Tod’s SpA Stock Surges following Delisting Plan Announcement


Shares of Tod’s SpA experienced a significant surge on Monday as the Italian luxury goods maker revealed its plans for delisting. The company is widely recognized for its popular pebble-soled driving shoes.

In Milan, Tod’s stock (TOD) jumped by an impressive 17% following the announcement of a takeover bid by US-based private equity group L Catterton on Sunday. L Catterton intends to acquire a 36% stake in the brand by offering €43 per share, totaling €512.3 million ($552.4 million).

It’s important to note that L Catterton is no ordinary private equity group. In 2016, it became a part of the esteemed LVMH Moet Hennessy Louis Vuitton and Groupe Arnault, which is the holding company privately owned by LVMH Chief Executive Bernard Arnault.

Furthermore, LVMH confirmed that it plans to retain a 10% stake in Tod’s following its delisting. The founding Della Valle family will still maintain a majority share of 54% and control over the new company if the deal successfully goes through. However, they also plan to tender a 10.54% stake. The delisting process will commence after the completion of the bid.

The offer presented by L Catterton presents an enticing premium of approximately 18% compared to Friday’s closing price of €36.36 per share. Additionally, it boasts a 27% premium when compared to the average share price over the past six months. This values Tod’s at an estimated €1.4 billion, according to Citi analysts Thomas Chauvet and Lorenzo Bracco.

It is worth mentioning that a previous attempt to delist Tod’s in August 2022 at €40 per share was unsuccessful for controlling shareholder Diego Della Valle. Given this recent history, the Citi analysts speculate that the new offer may fall short of attracting minority shareholders.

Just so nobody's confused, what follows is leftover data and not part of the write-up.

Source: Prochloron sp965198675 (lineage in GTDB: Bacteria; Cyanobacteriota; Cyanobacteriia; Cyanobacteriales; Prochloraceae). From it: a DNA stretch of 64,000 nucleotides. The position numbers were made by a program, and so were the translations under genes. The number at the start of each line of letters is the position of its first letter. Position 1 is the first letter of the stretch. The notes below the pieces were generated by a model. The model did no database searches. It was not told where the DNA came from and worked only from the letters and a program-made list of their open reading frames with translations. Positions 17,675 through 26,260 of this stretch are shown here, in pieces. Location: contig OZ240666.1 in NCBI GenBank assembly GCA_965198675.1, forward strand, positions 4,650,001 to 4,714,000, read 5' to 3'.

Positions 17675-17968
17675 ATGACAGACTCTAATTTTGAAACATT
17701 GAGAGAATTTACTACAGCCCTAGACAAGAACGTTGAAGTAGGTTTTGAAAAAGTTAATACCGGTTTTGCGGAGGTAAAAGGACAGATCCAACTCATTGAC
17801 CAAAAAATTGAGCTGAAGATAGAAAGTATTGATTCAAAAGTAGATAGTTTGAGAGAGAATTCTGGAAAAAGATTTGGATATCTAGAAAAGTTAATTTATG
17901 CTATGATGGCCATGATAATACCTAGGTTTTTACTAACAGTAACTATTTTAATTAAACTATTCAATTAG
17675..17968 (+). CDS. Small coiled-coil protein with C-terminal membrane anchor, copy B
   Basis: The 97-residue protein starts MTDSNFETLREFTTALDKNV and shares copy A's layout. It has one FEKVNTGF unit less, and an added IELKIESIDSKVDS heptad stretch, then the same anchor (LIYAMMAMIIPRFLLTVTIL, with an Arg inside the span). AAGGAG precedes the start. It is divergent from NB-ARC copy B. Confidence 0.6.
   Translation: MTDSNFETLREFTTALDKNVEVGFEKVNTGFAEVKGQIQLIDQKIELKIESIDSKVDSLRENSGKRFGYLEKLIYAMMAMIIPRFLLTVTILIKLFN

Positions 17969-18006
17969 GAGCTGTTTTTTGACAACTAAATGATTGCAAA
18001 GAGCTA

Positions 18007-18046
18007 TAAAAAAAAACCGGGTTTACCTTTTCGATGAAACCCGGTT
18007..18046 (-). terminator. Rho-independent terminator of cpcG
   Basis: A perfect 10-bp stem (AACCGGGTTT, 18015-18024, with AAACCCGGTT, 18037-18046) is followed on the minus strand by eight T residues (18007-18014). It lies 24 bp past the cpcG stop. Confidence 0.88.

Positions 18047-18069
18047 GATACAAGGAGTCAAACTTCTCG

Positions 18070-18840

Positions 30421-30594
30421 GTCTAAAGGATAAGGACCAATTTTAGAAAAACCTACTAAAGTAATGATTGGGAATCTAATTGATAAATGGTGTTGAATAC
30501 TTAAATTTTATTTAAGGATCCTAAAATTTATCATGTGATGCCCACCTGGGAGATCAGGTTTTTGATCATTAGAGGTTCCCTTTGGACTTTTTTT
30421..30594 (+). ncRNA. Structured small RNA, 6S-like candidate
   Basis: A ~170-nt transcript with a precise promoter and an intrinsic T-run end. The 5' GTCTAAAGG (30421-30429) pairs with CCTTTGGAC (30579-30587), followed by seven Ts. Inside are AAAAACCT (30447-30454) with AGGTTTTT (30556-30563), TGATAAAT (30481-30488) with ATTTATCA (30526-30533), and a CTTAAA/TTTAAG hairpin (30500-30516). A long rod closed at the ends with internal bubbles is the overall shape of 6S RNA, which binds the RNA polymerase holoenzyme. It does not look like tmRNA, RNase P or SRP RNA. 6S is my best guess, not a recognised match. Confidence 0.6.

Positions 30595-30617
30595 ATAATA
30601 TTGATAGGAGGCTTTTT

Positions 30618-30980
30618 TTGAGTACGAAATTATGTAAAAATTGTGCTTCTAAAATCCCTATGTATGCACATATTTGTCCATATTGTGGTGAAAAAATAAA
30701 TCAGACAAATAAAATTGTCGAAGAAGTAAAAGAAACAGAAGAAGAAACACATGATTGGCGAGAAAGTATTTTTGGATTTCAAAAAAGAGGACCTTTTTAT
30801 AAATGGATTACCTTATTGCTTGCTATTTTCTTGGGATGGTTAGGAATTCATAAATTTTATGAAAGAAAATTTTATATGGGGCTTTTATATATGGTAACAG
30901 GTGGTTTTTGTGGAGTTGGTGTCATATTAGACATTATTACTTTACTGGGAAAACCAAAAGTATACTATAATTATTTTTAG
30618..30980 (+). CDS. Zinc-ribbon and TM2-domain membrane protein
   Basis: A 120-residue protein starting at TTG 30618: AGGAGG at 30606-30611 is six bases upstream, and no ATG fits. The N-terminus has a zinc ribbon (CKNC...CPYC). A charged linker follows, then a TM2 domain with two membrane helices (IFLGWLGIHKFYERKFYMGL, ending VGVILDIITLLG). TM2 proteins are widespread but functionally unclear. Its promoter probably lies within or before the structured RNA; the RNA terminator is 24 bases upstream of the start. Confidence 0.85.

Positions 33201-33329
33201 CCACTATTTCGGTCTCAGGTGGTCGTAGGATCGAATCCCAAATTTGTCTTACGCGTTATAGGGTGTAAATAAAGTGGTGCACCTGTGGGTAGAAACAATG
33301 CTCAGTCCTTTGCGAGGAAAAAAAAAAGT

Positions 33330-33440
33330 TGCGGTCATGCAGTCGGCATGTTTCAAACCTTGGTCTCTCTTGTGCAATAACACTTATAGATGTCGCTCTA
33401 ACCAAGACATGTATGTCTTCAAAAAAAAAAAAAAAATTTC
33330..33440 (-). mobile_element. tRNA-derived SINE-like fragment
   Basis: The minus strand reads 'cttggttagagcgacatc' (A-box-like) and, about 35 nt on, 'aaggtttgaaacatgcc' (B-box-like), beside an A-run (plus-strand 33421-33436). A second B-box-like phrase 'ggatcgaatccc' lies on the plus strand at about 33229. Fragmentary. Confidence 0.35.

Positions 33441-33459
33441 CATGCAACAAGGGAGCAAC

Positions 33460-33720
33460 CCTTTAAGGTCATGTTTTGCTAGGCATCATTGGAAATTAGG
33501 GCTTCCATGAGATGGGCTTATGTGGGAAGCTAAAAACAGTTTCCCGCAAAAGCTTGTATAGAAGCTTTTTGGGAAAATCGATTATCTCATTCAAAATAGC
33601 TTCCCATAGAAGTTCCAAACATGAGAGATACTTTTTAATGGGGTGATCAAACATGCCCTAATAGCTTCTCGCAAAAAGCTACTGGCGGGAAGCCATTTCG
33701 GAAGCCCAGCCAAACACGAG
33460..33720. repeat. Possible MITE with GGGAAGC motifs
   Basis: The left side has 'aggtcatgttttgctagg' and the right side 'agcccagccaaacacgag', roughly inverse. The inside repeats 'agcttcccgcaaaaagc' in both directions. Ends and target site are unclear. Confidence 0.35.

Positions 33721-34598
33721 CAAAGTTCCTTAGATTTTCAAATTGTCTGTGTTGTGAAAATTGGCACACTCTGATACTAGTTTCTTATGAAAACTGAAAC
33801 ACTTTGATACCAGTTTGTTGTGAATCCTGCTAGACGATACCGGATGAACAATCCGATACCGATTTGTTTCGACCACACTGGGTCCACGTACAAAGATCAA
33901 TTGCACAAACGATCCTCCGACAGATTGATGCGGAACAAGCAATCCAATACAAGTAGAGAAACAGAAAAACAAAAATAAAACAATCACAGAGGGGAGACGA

In conclusion, Tod’s SpA has experienced a surge in its stock price due to the announcement of a delisting plan. The takeover bid by L Catterton, with its association with luxury powerhouse LVMH, has generated significant interest in the market. While the offer presents an attractive premium, there is some skepticism surrounding its ability to entice minority shareholders based on the previous failed delisting attempt.

As professional copywriters, we find the latest developments at Tod’s to be particularly intriguing. Over the past 12 months, evidence of a remarkable turnaround at the Tod’s brand and the hidden value of Roger Vivier, a niche, high-end footwear brand with €287 million in sales and a strong history of profitability, have caught the attention of experts.

While some remain skeptical, others believe that this time, shareholders might be enticed by the Diego Della Valle family’s plan to tender a 10.54% stake. In fact, a team of analysts at UBS led by Chris Huang suggests that the current uncertain sector backdrop and the ongoing downside risks to earnings could increase the likelihood of investors tendering their shares.

Unfortunately, shares of Tod’s have struggled to regain their former glory, falling significantly short of their high point at around €145 per share back in late 2013. However, another attempt to delist the shoemaker, which made its debut on Milan’s stock exchange at €40 per share, may have an unforeseen effect by igniting more mergers-and-acquisitions activity within the industry.

As Chauvet and Bracco astutely point out, this announcement serves as a powerful reminder of the challenges faced by small luxury brands and groups in an ever-competitive industry dominated by large multibrand conglomerates such as LVMH, Kering, Richemont, and titans like Hermes.

Tod’s journey continues, and the future holds both excitement and uncertainty for this iconic brand.

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